When I was growing up, my father frequently sat down at the dinner table here in rural Massachusetts, looked at some gourmet concoction prepared by my mother or a neighbor, smiled, and murmured, “Simple country food.”
He meant his words ironically. Parts of our meals often came from far away. And the cooks had frequently spent quite a lot of time preparing them. Nevertheless, the words “simple country food” also contained a core of truth.
At its best, food in the country is prepared by people who appreciate that simple flavors can be the best flavors. All those flavors need is a chance to shine.
I was reminded of that truth a couple of weeks ago when I received a last-minute invitation to dinner from my neighbors Jerry and Trina Sternstein.
I have written before about Erwin and Linda Reynolds of Charlemont, who raise delicious local lamb at their Erlin Farm.
Erwin called me a month or so ago and informed me that he had sold several cuts of lamb to the Sternsteins, who are notable gourmet cooks.
“You should get Jerry to tell you when he’s cooking something,” said Erwin. “You could put the recipe on your blog.”
I ran into Jerry at our local general store one Saturday afternoon and told him about Erwin’s call. “I’m cooking lamb right now,” said Jerry. “Come to dinner tonight.”
So I joined Jerry and Trina (plus two charming out-of-town guests) for delicious lamb and lively conversation about food, taxes, art, Paris, politics, and weddings … among other things.
Jerry is a historian, and Trina is an artist. Hawley is a more sophisticated town than one might imagine, and the Sternsteins are among our most cosmopolitan residents. Food is a serious passion in their household. They look for high-quality ingredients (raising quite a few of them themselves; in this case the fava beans and snap peas were from their garden) and take the time to cook them right.
They love France and French food so Jerry’s lamb dish was definitely influenced by French cuisine. It was amazingly tender, thanks to Erwin’s care of the lambs and Jerry’s careful slow cooking. Each ingredient kept its own flavor but also blended with the others.
I recommend the dish highly. It has quite a number of steps, but the only really hard part of it is trimming the lamb of fat.
I wish I could tell you how to replicate the evening’s lively conversation—but you’re on your own there……
3-1/2 pounds boned, trimmed lamb shoulder, cut into 2-inch cubes (it will weigh more before it is boned and trimmed of fat!)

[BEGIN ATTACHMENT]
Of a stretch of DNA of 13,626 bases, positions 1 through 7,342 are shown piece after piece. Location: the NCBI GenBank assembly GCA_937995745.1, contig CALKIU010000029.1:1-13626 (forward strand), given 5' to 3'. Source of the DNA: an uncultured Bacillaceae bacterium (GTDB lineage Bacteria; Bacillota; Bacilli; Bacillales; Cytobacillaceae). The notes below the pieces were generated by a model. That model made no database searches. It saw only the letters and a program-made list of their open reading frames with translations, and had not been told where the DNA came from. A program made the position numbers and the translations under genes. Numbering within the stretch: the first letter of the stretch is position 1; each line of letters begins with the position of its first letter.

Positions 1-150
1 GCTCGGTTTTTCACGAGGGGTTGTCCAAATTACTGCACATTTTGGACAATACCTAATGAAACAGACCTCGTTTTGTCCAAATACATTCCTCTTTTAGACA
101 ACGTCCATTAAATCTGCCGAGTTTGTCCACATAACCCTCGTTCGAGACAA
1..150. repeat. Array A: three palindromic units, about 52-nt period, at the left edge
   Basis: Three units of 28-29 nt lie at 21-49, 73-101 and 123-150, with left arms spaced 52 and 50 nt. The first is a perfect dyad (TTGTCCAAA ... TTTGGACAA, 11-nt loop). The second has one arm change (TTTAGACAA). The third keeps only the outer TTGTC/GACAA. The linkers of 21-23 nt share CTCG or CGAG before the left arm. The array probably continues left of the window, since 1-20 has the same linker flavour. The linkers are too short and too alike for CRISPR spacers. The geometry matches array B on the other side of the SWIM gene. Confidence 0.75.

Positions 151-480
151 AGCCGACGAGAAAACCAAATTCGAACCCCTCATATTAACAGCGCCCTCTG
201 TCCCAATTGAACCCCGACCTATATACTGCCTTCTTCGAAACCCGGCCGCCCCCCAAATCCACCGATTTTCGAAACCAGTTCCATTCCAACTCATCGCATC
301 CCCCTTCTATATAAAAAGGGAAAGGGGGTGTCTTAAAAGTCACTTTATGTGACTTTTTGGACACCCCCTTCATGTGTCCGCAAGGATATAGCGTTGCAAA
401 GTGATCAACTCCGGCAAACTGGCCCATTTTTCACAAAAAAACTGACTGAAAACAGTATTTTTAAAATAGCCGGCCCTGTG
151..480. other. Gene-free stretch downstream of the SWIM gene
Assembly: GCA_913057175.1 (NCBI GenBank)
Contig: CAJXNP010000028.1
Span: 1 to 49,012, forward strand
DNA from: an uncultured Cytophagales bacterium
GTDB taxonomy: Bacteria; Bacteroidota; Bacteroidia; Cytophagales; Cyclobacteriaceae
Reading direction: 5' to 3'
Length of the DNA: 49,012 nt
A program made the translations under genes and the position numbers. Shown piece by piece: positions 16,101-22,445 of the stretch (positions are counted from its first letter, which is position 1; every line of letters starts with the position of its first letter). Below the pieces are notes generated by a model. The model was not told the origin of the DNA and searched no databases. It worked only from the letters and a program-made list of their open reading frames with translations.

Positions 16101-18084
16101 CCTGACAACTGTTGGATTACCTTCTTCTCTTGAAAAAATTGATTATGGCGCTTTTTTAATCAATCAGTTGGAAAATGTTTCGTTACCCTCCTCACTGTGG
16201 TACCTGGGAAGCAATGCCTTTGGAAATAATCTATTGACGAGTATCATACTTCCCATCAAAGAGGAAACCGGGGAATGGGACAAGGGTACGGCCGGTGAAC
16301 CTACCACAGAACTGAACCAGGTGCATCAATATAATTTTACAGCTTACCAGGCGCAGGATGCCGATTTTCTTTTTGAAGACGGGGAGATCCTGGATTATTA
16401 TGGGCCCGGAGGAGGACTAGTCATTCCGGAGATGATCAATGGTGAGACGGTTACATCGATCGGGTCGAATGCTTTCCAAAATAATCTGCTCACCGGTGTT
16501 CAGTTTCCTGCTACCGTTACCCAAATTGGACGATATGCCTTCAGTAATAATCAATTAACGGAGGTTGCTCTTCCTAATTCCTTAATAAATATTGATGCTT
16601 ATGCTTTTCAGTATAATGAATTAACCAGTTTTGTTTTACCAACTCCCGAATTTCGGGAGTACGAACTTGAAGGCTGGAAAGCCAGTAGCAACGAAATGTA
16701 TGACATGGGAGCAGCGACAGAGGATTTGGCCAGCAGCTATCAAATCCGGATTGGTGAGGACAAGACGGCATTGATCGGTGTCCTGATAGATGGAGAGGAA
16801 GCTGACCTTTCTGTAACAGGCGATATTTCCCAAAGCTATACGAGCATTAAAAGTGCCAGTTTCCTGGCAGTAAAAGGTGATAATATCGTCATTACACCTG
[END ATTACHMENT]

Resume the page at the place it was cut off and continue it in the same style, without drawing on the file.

4 tablespoons canola oil
1 tablespoon sugar plus another teaspoon later
1/4 cup flour
2 to 3 cups beef broth OR water or a combination of the two
(If you use the water, add 3 onions, roughly chopped, and 3 carrots, roughly chopped, to it.)
1 cup crushed tomatoes
4 cloves garlic, crushed
1 bouquet garni (4 to 5 sprigs parsley, 1 bay leaf, and several sprigs of thyme or 1/2 teaspoon dried thyme, all tied together with string)
1 teaspoon kosher salt (2 teaspoons if you’re using water instead of broth)
5 to 6 turns of a pepper mill
6 to 10 small potatoes
4 carrots, quartered lengthwise and cut into 2-inch pieces
4 turnips, quartered
12 to 16 small onions (about 1-1/2-inch thick)
1 cup cooked and peeled fava beans (optional)
1 cup barely cooked peas (optional)
1 cup barely cooked snow peas (optional)
2 tablespoons chopped parsley
Preheat the oven to 350 degrees.
Sauté the lamb pieces in the oil in a sauté pan over high heat until the meat begins to brown nicely on the outside, about 5 minutes.
Remove the meat from the oil and place it in a 4- to 5-quart stove-proof casserole dish or Dutch oven.
Add the first tablespoon of sugar. Stir it around over a medium-high flame until it caramelizes (about 4 minutes). Add the flour and place the whole mixture in the oven for about 4 minutes, until it gets brown and crusty.
Remove the pan from the oven. Add the liquid (and the extra vegetables if you are using the water). Add the tomatoes, the garlic, the bouquet garni, the salt, and the pepper.
Return the casserole to the oven and bake it, covered, for 1 hour.
Remove the pot from the oven. Remove the meat. Strain (and reserve) the liquid. Skim the grease from the liquid. (This is easiest to do if you have time to let it cool so that the fat will rise to the top.)
Return the meat and the strained liquid to the pot, mixing them well. Add the potatoes, carrots, and turnips. Return the pot to the oven and cook, covered, for another hour.
While it is in the oven cook the onions. Peel them and cut a small “X” on the bottom of each. Place them in a small sauté pan with the second teaspoon of sugar. Cook, stirring, for 3 to 4 minutes.
Cover the onions with water. Cook, covered, for 20 minutes.
Drain them and set them aside.
When the lamb has cooked, add the onions and the peas and/or beans and/or snap peas. Taste for seasoning, and add more salt and pepper if they are needed. Top with parsley.
Serves 6 to 8.
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